FORT LAUDERDALE, Fla.--(BUSINESS WIRE)--Please replace the release with the following corrected version due to multiple revisions.
The corrected release reads:
DIGNITY HEALTH WHISTLEBLOWER CASE RETURNS OVER $36 MILLION TO THE FEDERAL GOVERNMENT
Today, Nolan Auerbach & White announces the successful resolution of its client’s 5-year-long civil False Claims Act case against Dignity Health (formerly named Catholic Healthcare West). The qui tam case was brought in November 2009 by client Kathleen Hawkins, a former Dignity Health Director of Medical Management. Dignity Health has agreed to pay $36,744,423 to resolve Ms. Hawkins’ qui tam lawsuit.
The settlement included the resolution of allegations that thirteen (13) of Dignity’s Hospitals, from January 1, 2006 through December 31, 2010, knowingly submitted or caused to be submitted claims for payment to the Federal Healthcare Programs for scheduled cardiovascular procedures, billing these services as inpatient procedures when they should have been billed as outpatient procedures. The settlement involved claims submitted by the Dignity Hospitals that met, inter alia, all of the following criteria: (a) For beneficiaries whose length of stay after inpatient admission was one (1) day or less; (b) For beneficiaries whose admission did not originate in the Emergency Department.
The settlement also resolves allegations that from January 1, 2006 through December 31, 2010, thirteen (13) Dignity Hospitals knowingly submitted or caused to be submitted claims for payment to the Federal Healthcare Programs for certain inpatient admissions, billing these services as inpatient when they should have been billed as outpatient or observation services. The settlement involved claims submitted by the Dignity Hospitals that met, inter alia, all of the following criteria: (a) For beneficiaries whose length of stay after inpatient admission was (1) day or less; (b) For beneficiaries who were not transferred in from or transferred or discharged to another acute care facility, did not leave the Dignity Hospital to which they originally presented against medical advice, and did not die while in a Dignity Hospital.
“Billing Medicare for higher cost inpatient services that patients do not need is a major strain on the public fisc,” explained former federal prosecutor and Nolan Auerbach & White partner Marcella Auerbach. “The False Claims Act provides substantial whistleblower rewards to incentivize people to step forward when they uncover such billing practices.”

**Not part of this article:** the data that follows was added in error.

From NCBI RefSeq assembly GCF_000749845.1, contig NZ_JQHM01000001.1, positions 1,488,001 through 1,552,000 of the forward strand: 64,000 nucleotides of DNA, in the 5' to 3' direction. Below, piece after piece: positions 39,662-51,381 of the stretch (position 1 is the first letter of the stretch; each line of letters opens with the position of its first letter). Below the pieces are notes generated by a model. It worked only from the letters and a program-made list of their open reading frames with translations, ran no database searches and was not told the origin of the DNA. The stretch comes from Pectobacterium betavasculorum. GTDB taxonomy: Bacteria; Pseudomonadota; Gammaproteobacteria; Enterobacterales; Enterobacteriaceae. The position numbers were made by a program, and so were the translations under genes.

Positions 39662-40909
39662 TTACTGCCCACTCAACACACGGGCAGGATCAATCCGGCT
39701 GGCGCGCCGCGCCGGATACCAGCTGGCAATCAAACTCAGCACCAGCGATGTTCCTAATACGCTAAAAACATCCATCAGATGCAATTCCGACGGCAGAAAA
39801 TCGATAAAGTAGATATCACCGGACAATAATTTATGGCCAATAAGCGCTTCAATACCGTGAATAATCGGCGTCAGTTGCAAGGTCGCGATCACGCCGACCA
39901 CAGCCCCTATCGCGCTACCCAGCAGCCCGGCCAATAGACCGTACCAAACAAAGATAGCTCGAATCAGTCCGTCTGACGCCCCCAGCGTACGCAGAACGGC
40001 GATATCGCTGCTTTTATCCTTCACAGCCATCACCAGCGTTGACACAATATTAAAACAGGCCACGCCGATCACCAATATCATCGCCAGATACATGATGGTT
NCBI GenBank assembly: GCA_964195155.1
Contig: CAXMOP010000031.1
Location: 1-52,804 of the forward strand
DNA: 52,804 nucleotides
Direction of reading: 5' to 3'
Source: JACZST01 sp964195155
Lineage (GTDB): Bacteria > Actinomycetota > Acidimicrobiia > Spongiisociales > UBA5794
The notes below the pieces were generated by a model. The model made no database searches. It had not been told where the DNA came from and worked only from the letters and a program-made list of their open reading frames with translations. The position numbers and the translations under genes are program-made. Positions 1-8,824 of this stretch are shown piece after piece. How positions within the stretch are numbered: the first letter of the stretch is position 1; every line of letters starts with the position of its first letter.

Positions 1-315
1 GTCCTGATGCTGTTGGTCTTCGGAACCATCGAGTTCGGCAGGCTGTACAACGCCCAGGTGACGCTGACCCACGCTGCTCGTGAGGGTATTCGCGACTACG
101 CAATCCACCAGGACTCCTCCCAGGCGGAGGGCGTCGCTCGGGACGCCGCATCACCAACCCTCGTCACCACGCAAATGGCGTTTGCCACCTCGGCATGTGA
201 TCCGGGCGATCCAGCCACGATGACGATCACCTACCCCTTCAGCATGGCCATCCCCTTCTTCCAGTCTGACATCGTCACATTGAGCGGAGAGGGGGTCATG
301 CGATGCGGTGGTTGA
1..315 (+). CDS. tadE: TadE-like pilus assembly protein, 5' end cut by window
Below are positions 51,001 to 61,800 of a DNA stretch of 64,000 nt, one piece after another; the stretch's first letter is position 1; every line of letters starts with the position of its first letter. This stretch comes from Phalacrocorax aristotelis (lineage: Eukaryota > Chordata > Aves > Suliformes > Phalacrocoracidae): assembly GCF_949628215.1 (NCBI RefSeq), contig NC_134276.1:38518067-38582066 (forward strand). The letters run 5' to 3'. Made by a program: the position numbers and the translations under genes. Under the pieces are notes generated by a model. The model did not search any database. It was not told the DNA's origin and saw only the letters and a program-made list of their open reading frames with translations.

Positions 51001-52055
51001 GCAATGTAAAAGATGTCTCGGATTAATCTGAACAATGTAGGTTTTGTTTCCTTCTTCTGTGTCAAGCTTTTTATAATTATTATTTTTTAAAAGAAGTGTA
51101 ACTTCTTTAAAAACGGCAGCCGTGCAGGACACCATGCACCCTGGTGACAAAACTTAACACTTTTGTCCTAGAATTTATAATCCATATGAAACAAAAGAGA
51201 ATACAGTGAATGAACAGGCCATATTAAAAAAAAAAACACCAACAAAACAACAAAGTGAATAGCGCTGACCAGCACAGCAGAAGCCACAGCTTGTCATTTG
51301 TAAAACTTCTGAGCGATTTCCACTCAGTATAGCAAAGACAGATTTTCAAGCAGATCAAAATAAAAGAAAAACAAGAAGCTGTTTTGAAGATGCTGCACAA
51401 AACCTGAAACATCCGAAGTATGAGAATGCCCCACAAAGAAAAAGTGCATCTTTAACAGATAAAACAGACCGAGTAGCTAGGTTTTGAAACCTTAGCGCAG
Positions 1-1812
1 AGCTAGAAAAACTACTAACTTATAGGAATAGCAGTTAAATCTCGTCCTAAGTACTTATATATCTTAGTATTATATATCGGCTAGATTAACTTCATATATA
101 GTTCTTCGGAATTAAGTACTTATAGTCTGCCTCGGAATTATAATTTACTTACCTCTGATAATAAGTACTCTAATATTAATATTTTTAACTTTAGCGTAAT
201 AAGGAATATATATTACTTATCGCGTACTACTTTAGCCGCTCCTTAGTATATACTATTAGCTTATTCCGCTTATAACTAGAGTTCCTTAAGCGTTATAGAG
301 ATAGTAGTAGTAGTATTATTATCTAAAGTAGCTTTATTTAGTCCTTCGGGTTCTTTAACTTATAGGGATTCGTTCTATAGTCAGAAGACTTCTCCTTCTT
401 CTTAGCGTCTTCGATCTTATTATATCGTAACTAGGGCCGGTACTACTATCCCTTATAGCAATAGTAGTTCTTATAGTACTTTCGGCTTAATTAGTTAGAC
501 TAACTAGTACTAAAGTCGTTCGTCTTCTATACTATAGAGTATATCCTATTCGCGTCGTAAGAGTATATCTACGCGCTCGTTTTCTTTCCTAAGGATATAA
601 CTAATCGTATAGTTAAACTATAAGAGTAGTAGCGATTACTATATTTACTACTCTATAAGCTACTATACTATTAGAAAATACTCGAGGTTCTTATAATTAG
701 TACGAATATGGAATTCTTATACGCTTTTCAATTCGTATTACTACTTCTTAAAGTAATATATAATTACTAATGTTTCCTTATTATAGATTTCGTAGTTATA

The False Claims Act allows private citizens with detailed knowledge of fraud to bring an action on behalf of the government and to assist in the recovery of the government’s stolen dollars. The statute allows the government to recover three times the amount it was defrauded, in addition to civil penalties of $5,500 to $11,000 per false claim. Successful whistleblowers can receive between 15 and 30 percent of the governments’ recovery. Pursuant to the qui tam statute, the United States has agreed to reward Ms. Hawkins with a relator’s share of over 17%.
The settlement was achieved through the coordinated efforts of the U.S. Justice Department and the Office of Inspector General of the U.S. Department of Health and Human Services. The government was represented by an exceptional team of government attorneys and investigators, including Civil Division Chief Sara Winslow, U.S. Attorney’s Office in the Northern District of California; Assistant U.S. Attorneys Ila Deiss and Erica Hitchings, U.S. Attorney’s Office in the Northern District of California; Senior Trial Counsel Marie Bonkowski, U.S. Justice Department, Civil Division, Commercial Litigation Branch; and Investigator Ellen Kotler, Office of Inspector General of the U.S. Department of Health and Human Services.
The case is United States ex rel. Hawkins v. Catholic Healthcare West, Inc., et al., No. CV-09-5604-JCS (N.D. Cal.). For information about Medicare fraud whistleblower cases, see www.whistleblowerfirm.com.